It’s hard to fathom going to a bar for a drink and being served ‘flat’ beer – even in the UK! Worse still imagine being unable to go to hospital to have a medical procedure. And yet, this amazing situation is currently playing out in the UK and perfectly demonstrates why you need emergency management planning because comprehensive planning is the only way to deliver resilience in supply chains.
Carbon Dioxide (CO2) is an important additive in the food, beverage and health industries. It is used widely, for example, in the carbonisation of water, soft and alcoholic drinks; It is also used to stun pigs and chickens before they are humanely processed through abatoirs; It used in many medical procedures for humans too and it is used during packaging of a variety of supermarket foods to ensure extended shelf life.
In the UK, the current shortage of carbon dioxide has come about because two large fertiliser factories have stopped production because of soaring wholesale gas prices. Fertiliser plants generate CO2 as a by-product of their production process. The result? A 60% reduction in the UK’s food grade carbon dioxide supply.
The reduction in CO2 supplies has caused such shortages in the availability of a range of products that it has required intervention at a national government level. It is a remarkable situation and one that is proving difficult to resolve because the situation has arisen due to a fall in demand for fertilisers, not a fall in demand for carbon dioxide itself. The crisis has drawn attention to the fractured responsibility that exists in the supply chain and its management. Politically the issue lies across many areas of government.
Interestingly, this is not the first time a crisis involving the supply of Carbon Dioxide has occurred. It tends to be a cyclical event caused by a decrease in the production of fertiliser over the summer period. In 2018 a similar situation was reported. So, this incidence is entirely predictable and should have been resolved by proper emergency management planning to ensure resilience in the supply chain.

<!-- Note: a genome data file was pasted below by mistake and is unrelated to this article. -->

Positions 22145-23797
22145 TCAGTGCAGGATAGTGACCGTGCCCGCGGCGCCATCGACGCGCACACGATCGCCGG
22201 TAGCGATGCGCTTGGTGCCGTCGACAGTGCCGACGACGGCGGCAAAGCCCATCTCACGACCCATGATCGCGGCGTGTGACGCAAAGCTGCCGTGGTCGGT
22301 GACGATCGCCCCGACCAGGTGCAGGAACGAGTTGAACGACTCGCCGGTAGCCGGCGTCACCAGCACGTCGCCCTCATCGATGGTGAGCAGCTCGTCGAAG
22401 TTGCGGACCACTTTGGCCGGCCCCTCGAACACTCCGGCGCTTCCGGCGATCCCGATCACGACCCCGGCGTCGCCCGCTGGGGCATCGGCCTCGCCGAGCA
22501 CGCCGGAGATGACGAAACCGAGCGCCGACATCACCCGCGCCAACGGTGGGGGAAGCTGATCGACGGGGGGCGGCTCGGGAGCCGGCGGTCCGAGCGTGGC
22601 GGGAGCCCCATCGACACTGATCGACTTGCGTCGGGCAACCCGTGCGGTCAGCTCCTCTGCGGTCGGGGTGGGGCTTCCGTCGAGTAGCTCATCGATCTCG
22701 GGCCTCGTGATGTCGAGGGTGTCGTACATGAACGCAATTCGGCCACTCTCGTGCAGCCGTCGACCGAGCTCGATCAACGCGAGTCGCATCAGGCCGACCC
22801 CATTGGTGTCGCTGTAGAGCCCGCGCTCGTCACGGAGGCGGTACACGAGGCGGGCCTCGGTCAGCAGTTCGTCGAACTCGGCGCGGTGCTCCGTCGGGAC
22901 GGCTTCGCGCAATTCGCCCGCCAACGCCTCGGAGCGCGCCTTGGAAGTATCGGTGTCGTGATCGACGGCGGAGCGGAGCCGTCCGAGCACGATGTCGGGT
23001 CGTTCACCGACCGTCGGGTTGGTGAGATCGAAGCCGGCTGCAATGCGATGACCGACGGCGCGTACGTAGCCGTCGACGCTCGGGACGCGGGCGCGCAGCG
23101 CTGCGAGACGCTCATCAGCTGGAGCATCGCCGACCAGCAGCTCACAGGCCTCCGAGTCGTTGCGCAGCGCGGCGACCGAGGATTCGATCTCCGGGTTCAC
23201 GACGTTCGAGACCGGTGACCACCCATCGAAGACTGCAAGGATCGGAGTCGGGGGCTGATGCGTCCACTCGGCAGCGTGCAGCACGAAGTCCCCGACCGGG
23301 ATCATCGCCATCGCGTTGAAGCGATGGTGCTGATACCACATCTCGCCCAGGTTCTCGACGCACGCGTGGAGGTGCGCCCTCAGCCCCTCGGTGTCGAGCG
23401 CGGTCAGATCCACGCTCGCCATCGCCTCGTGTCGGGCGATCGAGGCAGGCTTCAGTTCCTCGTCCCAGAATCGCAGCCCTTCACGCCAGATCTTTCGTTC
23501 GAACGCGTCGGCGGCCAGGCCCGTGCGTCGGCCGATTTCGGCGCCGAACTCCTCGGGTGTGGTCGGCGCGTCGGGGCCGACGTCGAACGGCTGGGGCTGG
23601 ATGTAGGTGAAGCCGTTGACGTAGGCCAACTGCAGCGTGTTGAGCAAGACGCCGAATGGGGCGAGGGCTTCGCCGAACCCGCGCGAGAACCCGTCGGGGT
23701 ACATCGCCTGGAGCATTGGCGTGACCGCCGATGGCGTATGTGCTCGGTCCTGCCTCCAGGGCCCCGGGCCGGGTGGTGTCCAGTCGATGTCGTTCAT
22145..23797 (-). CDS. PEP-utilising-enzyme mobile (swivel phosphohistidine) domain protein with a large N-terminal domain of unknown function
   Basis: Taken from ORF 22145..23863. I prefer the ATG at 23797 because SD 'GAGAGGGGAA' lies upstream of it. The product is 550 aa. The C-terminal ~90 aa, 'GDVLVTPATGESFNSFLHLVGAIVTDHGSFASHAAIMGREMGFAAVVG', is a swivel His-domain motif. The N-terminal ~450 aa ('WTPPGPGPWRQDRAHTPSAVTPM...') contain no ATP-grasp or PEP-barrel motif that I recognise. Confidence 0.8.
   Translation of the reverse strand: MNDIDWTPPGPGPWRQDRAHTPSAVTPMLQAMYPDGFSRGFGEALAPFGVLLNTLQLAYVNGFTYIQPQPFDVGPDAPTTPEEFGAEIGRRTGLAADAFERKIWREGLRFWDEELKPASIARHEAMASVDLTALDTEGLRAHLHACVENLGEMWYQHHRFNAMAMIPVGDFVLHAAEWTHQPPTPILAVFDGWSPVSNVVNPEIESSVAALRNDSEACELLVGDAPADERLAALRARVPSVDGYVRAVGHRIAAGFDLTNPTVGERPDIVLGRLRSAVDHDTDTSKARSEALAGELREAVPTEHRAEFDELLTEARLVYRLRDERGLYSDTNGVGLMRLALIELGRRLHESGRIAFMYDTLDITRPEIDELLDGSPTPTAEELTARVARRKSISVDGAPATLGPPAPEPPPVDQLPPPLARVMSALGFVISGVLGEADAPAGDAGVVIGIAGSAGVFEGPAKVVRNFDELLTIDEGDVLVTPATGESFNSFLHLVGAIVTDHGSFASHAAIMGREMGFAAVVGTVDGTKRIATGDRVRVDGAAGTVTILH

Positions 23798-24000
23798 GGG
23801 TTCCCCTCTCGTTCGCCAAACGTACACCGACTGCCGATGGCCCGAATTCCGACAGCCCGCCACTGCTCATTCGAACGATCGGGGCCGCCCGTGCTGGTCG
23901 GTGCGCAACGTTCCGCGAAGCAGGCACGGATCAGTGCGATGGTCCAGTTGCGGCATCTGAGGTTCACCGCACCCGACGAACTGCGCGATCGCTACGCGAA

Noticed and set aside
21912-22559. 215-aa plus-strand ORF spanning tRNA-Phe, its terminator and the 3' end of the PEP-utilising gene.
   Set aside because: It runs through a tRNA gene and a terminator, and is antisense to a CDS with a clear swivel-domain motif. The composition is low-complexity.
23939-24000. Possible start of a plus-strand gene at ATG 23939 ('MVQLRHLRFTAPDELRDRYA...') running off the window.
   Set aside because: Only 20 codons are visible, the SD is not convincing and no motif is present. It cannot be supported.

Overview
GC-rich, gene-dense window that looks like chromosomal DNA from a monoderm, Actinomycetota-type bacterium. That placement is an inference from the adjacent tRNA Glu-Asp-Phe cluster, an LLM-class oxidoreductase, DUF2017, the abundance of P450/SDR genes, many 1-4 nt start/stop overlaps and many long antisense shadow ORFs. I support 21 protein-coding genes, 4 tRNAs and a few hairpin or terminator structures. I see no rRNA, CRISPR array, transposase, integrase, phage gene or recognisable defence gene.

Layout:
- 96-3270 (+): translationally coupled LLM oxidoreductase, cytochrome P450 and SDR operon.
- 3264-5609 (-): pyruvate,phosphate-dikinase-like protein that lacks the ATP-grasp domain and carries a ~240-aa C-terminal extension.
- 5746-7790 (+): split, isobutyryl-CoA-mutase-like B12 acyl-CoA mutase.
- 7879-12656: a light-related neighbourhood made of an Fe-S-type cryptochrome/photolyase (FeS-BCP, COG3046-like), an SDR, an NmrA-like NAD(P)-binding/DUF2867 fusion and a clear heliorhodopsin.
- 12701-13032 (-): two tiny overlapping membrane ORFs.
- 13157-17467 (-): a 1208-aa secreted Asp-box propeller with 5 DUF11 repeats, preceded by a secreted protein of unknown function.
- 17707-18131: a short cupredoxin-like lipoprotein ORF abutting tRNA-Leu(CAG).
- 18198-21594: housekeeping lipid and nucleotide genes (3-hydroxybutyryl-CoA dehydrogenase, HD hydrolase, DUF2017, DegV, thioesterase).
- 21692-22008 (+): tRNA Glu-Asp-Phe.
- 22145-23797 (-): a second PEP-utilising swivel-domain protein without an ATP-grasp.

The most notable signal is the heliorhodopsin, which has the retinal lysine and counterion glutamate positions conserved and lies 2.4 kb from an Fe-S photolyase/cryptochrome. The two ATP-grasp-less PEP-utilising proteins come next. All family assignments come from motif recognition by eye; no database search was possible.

It is a great learning opportunity for all of us. All businesses need to ensure they have identified weaknesses and potential emergency situations and planned accordingly to deliver business continuity. Planning is the key to building resilience into systems and businesses.
The global pandemic has introduced a new normal to this equation. There’s more volatility, uncertainty, complexity, and ambiguity in our everyday lives, so we need to plan better for the unexpected. This requires a change in mindset and thinking. It requires businesses to perform detailed risk planning to identify vulnerabilities and adopt controls to ensure supply and operations.
Through Covid a key learning has been on the very issue the UK CO2 crisis illustrates – security of supply chains to ensure a business can continue to operate. There are many current examples where a lack of foresight has been exercised and businesses have been exposed. The automotive sector is a great source of learning along with many of our iconic parcel and package delivery services that have had to adjust their services due to unprecedented demand.
The learnings from the UK case study and Australia’s Covid experiences across a range of sectors make it abundantly clear that all businesses need to adapt quickly based on good data, intelligence, and evidence, leading to prompt decision making and the establishment of a rapid deployment capability.
It is an ever-changing world with new challenges and opportunities for businesses. Nuffield Group has the expertise and experience to support businesses in their risk assessment and emergency management planning.
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